From Hong Kong businesses’ perspective, apparel and footwear may not be the best category of products to sell to India, as India is somewhat protective of its garment and textile industry. Imports of apparel and footwear items face tariffs of around 30%. Local garment products are cheap and abundant in supply.
However, demand for electronic products in India constantly outpaces local production. India relies heavily on imports to satisfy such demand and bridge the supply deficit. Consumer electronics is expected to experience strong sales growth over the next few years, driven by rising incomes and the development of a huge digital economy (see Make in India: Production Relocation and Market Opportunities for Hong Kong Electronics Companies).
India’s robust demand for electronic products can partially be seen in the surge in bilateral trade between India and Hong Kong. Bilateral trade between the two has grown rapidly in the past three years, especially in the first seven months of 2017. India has become Hong Kong’s third-largest export market and the rate of growth in the amount it imports from Hong Kong is the fastest among all Hong Kong’s major global trading partners. Telephone sets and other telecoms equipment are the products that form the biggest part of Hong Kong’s exports to India. As Indian demand for electronics and telecoms products is still far from being sated, there is still room for strong growth in bilateral trade between Hong Kong and India.
A survey done earlier by HKTDC Research in New Delhi also found that electronics are a product that Indian businesses are most interested in sourcing, and Indian buyers expressed a very strong intention to source more from Hong Kong (see Indian Buyers: The New Delhi Survey). Given the difficulty in setting up a physical retail presence in India, e-commerce is a worthwhile platform for Hong Kong businesses, especially SMEs, to explore.
Ease of Doing Business to Be Improved
Foreign businesses have always been intimidated by the challenging business operation environment of India. In the World Bank’s Ease of Doing Business ranking, India scored low, ranking 130th out of 190 economies. Although some progress was made in this field in the first two years of Modi’s government, that progress is now stalling, albeit with a few exceptions (see below). Major challenges related to e-commerce include taxes, trading across borders and red tape.
The Modi government, along with India’s state governments, is making concerted efforts to address a variety of economic problems, including the lack of a unified market. To this end, the national Goods and Services Tax (GST), a landmark reform that standardises the jumble of indirect tax regimes, was implemented in July 2017. Such reform considerably simplifies tax paying procedures for business and promotes the flow of goods across India (see Doing Business with India: Opportunities Arising from GST Reform). Meanwhile, the government is also working to tackle bureaucracy and red tape by introducing digital governance and automating the business approval process. Progressive states such as Maharashtra, Andhra Pradesh, Telangana and Gujarat have already made good progress on this.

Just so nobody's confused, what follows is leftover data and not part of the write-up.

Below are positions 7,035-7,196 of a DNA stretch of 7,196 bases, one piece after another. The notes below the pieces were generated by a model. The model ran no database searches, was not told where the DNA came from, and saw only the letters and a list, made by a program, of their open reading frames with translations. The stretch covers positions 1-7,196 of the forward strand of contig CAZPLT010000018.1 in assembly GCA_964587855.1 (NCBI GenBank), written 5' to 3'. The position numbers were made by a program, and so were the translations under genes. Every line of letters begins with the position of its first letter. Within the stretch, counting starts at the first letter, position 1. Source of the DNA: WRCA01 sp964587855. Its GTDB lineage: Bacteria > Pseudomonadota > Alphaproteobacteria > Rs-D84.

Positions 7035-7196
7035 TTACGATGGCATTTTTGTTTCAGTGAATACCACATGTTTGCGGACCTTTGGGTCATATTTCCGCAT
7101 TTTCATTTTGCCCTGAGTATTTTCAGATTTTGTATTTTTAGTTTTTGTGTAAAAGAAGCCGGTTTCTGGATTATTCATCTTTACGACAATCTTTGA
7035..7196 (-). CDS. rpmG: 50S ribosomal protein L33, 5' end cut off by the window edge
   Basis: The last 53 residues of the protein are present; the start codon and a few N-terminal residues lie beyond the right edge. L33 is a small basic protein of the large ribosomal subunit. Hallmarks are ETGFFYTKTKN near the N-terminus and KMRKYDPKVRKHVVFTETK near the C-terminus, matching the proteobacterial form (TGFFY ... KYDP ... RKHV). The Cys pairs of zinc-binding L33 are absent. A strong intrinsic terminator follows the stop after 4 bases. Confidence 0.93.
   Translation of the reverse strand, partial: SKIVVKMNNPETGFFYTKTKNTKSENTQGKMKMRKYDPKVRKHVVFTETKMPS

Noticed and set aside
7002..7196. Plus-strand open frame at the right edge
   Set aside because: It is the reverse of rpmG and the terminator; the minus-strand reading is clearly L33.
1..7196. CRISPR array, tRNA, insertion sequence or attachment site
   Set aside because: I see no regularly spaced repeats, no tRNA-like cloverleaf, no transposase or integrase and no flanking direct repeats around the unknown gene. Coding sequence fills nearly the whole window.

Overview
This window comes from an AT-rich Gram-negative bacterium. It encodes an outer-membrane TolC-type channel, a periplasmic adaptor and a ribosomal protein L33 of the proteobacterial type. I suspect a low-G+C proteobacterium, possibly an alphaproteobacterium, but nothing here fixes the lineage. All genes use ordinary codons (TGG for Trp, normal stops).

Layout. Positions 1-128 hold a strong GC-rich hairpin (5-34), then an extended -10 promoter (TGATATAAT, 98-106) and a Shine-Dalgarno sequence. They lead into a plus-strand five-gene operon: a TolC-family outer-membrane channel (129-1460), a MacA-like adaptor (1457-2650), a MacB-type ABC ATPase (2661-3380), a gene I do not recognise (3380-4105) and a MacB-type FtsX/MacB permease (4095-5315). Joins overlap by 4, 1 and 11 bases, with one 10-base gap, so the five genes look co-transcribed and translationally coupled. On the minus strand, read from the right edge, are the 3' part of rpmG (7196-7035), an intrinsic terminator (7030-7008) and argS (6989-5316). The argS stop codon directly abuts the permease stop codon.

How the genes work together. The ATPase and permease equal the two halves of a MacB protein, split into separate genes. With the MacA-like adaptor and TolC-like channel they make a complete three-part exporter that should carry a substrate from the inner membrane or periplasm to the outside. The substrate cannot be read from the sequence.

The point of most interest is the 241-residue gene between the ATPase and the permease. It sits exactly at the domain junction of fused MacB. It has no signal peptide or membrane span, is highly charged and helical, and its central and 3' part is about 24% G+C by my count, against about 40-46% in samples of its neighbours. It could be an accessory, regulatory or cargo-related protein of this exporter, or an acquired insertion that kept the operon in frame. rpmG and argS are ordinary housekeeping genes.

Industry Making Effort to Overcome Logistic Challenges
India has also been notorious for its poor road network and logistics infrastructure. This poses a great challenge to e-commerce development as the industry is strongly reliant on logistics provision for widespread and timely delivery. The Indian government has launched national infrastructure projects, with port, freight and national roads capacity to be upgraded over the medium term.
Understandably, infrastructure development takes time to come to fruition. In the meantime, e-commerce players are working to adapt to the fast-changing operational environment in India. For example, Amazon has invested extensively in building backend infrastructure, such as warehouses, whilst upgrading the stock management practices. Similarly, Flipkart has developed its own logistics arm, Ekart, to provide tailor-made logistics services for its parent company. It is also working with small neighbourhood stores to strengthen drop-off and pick-up services, and enhance the coverage and services in smaller neighbourhoods. Continual enhancement of these online marketplaces would benefit sellers who leverage these platforms to reach Indian consumers.
India’s e-commerce market has taken off, and there are projections of phenomenal growth in the future. Driven by government policies and smartphone usage, India’s e-commerce sector, now undergoing rapid development, has already attracted a great deal of overseas interest. In spite of these bright prospects, various challenges remain in the operational environment of India’s e-commerce sector. This is, however, expected to improve over the medium-term.